Caroli's disease: Description of a case with a benign clinical course

Authors Meropi Tzoufi, Maria Rogalidou, Ecaterini Drimtzia, Irini Sionti, Iliada Nakou, Maria Argyropoulou, Epameinondas V. Tsianos, Antigone Siamopoulou-Mavridou.


Caroli's disease is a rare congenital disorder characterized by cystic dilatation of the large intrahepatic bile ducts. The most frequent complications due to biliary stasis are cholelithiasis, cholangitis and sepsis as well as an increased risk of cholangiocarcinoma. Patients may have a history of intermittent abdominal pain, pruritus and/or symptoms of cholangitis. It is rarely diagnosed in childhood. A 12-year-old boy with isolated Caroli's disease is described. This child presented at the age of 2 years, with 4 episodes of recurrent bacterial infections. Interestingly he remained asymptomatic for over 10 years, between the second and third episode. During the 4th episode, when he presented with fever and slight abdominal pain, the diagnosis was made on the basis of radiological findings: U/S, CT, MRI and especially with MRCP, in relation with a more typical picture, resembling cholangitis. Since then he has been followed-up systematically for ten years and remains in good clinical condition without further relapses and with unchanged radiological findings. This atypically benign course of Caroli's disease, with intermittent asymptomatic periods, without any treatment, is very rare.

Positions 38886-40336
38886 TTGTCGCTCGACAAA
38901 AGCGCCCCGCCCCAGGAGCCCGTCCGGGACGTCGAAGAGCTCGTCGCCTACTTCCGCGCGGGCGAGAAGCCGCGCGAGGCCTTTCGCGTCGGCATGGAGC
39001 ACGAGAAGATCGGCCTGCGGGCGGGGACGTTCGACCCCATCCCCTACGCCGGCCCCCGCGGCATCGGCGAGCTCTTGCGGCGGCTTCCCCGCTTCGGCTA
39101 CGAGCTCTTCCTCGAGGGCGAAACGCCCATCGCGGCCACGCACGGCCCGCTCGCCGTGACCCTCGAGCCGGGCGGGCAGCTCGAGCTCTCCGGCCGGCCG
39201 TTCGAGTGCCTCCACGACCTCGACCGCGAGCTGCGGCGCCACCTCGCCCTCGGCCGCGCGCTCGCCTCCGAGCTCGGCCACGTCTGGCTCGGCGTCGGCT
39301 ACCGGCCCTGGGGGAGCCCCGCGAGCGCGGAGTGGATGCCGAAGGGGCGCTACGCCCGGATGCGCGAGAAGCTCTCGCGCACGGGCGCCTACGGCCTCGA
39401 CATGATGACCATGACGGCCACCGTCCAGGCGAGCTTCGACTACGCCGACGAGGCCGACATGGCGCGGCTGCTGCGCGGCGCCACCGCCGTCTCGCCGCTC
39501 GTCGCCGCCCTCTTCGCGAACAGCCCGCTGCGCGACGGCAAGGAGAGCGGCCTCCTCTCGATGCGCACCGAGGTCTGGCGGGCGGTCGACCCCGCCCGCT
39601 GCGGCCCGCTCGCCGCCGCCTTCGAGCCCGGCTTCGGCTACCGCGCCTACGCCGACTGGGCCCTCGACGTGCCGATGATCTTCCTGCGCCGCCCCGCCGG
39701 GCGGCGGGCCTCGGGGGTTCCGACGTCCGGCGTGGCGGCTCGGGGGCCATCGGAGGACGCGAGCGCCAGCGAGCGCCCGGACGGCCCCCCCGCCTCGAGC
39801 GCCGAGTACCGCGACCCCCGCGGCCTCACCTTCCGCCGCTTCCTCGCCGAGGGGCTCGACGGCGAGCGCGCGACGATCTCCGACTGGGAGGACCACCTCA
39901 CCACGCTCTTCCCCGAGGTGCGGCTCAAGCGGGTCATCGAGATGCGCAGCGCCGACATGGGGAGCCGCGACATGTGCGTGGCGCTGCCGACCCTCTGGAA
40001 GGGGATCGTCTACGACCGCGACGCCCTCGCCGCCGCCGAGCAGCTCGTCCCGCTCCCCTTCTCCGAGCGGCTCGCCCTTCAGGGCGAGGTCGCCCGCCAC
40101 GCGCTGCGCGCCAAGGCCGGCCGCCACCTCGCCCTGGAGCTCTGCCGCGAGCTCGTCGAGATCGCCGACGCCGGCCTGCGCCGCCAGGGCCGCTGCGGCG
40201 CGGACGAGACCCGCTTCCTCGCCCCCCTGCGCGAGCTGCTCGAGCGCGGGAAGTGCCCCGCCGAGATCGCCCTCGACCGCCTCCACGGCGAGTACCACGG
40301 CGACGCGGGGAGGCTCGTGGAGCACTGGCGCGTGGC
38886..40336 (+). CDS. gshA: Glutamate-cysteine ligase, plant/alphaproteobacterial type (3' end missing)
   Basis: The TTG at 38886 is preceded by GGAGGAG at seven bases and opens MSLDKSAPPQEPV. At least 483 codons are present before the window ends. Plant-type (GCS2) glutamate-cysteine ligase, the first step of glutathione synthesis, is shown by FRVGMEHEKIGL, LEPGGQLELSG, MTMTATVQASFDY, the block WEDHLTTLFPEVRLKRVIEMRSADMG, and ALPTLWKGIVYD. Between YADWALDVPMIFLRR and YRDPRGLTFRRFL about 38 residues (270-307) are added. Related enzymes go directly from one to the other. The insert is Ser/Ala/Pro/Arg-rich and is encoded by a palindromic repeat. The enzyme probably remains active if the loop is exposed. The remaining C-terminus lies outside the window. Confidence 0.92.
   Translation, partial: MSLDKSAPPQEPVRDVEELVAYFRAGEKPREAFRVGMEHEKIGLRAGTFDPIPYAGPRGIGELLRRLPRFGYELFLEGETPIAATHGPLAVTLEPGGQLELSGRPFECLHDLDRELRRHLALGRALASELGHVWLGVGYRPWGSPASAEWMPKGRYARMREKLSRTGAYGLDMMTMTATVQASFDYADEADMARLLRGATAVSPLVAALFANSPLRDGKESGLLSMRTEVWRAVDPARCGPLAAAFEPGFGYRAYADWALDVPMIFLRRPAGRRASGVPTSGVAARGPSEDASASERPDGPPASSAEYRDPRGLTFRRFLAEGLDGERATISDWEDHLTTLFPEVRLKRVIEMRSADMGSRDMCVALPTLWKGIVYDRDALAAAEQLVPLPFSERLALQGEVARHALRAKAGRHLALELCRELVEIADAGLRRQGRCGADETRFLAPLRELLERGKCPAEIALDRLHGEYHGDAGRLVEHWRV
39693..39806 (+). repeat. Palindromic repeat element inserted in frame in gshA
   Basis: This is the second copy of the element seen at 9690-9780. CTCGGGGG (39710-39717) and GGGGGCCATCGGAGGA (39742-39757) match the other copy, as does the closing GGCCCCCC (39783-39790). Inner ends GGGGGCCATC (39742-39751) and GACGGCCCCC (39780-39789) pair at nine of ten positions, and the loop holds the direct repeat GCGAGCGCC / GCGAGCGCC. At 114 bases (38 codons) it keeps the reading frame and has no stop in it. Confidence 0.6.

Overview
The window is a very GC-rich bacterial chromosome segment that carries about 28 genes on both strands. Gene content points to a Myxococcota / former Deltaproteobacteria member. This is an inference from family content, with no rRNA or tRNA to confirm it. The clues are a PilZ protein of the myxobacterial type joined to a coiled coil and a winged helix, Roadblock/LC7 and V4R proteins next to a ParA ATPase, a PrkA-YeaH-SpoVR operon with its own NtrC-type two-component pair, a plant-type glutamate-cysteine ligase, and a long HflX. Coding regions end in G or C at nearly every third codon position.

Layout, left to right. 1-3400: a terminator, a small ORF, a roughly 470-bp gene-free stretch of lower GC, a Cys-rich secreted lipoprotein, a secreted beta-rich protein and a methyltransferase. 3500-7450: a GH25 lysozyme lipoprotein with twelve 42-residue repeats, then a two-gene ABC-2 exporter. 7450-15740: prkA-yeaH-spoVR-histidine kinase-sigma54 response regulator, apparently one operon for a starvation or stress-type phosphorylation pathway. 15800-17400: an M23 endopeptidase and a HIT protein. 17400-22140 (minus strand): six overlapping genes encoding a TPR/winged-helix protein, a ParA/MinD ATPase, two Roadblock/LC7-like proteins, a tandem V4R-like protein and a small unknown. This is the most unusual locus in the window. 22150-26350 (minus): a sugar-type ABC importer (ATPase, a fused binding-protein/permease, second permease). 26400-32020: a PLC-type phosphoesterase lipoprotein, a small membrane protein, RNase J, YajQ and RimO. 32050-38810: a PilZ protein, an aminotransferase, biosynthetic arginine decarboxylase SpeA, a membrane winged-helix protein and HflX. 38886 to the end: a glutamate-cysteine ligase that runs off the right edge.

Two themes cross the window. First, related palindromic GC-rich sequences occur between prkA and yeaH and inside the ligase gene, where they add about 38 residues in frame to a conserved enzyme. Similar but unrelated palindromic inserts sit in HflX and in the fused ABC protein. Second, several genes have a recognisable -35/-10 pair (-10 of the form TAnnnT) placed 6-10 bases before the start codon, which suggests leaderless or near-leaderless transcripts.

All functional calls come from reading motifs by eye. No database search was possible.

Keywords Caroli's disease, recurrent bacterial infections, childhood

Ann Gastroenterol 2011; 24 (2): 129-133

Case Reports